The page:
Bioavailability of Black Tea Theaflavins: Absorption, Metabolism, and Colonic Catabolism


Data obtained with in vitro fecal incubations and a feeding study indicate black tea theaflavin and its galloyl derivatives are not absorbed in detectable amounts in either the upper or lower gastrointestinal tract. The theaflavin skeleton is comparatively resistant to degradation by colonic bacteria with a 67% recovery being obtained after a 24 h incubation, which yielded 21 phenolic and aromatic catabolites. The theaflavin galloyl moiety was removed by the microbiota, and the released gallic acid further transformed to 3-O– and 4-O-methyl gallic acids, pyrogallol-1-sulfate and pyrogallol-2-sulfate, which were excreted in urine in amounts equivalent to 94% of intake. The main urinary product potentially derived from breakdown of the theaflavin skeleton was 3-(4′-hydroxyphenyl)propionic acid. A number of the colonic catabolites originating from gallic acid and theaflavins has been reported to be bioactive in ex vivo and in vitro models with a variety of potential modes of action.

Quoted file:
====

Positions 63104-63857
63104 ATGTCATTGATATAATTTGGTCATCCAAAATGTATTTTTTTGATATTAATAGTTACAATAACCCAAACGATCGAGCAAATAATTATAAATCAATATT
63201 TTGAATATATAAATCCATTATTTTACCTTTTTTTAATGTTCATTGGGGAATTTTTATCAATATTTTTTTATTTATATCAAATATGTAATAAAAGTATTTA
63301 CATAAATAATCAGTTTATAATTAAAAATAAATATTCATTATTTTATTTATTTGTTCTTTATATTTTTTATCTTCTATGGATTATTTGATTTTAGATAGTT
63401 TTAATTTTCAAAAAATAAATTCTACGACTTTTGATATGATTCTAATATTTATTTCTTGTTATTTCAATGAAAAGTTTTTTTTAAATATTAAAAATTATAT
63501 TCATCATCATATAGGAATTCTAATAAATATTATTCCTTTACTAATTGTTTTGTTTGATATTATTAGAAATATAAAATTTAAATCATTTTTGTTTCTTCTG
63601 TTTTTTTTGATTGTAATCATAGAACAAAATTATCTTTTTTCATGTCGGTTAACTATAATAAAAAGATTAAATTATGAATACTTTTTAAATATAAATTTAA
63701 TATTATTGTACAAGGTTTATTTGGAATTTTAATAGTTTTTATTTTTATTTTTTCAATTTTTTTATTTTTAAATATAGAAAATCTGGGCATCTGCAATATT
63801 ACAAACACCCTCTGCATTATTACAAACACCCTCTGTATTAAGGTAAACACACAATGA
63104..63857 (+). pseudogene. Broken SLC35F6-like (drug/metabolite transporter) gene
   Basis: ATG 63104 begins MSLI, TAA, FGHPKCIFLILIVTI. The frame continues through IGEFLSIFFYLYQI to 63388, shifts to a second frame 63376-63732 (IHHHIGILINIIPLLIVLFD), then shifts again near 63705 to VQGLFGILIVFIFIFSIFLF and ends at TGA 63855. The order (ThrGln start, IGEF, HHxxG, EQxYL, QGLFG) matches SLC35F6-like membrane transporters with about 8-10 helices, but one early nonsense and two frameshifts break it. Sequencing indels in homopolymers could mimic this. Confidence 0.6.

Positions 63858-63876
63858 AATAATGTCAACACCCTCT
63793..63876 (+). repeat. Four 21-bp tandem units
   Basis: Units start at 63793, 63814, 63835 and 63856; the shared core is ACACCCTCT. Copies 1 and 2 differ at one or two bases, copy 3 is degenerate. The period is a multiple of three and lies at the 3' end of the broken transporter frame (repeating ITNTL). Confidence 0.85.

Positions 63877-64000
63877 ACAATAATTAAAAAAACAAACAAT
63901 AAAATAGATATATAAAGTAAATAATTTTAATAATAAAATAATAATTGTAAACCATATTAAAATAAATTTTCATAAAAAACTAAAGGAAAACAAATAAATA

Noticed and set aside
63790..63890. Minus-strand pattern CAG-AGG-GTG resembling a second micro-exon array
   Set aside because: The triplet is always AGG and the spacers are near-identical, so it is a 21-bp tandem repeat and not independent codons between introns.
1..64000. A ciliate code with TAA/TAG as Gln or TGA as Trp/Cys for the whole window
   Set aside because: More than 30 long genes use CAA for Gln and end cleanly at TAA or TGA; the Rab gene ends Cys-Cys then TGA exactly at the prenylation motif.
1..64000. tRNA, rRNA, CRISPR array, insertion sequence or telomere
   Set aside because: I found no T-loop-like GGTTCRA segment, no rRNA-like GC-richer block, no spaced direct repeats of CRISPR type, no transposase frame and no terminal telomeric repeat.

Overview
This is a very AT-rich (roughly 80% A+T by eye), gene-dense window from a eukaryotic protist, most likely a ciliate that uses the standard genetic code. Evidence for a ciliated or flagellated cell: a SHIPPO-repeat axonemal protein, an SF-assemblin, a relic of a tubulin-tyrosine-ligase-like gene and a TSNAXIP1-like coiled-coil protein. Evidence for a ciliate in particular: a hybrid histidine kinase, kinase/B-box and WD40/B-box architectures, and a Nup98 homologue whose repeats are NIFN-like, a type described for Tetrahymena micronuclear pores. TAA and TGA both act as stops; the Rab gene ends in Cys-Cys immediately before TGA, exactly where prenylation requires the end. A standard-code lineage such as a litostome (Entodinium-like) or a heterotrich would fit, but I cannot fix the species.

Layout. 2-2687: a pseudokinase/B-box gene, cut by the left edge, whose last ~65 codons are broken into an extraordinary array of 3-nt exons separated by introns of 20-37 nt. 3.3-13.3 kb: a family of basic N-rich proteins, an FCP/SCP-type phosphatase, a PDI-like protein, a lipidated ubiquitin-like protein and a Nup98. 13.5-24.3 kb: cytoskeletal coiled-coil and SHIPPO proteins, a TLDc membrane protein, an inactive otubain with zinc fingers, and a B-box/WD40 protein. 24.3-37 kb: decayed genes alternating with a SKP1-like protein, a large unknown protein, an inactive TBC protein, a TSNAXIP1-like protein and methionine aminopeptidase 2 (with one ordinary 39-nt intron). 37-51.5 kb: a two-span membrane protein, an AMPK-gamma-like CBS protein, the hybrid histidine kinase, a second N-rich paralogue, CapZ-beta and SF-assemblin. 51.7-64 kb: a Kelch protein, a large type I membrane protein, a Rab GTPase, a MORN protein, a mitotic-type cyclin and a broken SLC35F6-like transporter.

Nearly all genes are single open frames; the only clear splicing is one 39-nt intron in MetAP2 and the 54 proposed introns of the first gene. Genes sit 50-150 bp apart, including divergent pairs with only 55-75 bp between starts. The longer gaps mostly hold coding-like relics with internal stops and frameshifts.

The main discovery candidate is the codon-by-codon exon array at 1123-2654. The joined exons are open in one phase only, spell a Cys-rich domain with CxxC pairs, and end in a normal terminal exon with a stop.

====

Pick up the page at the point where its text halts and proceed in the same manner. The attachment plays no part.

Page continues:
The manuscript was published by Journal of Agricultural and Food Chemistry

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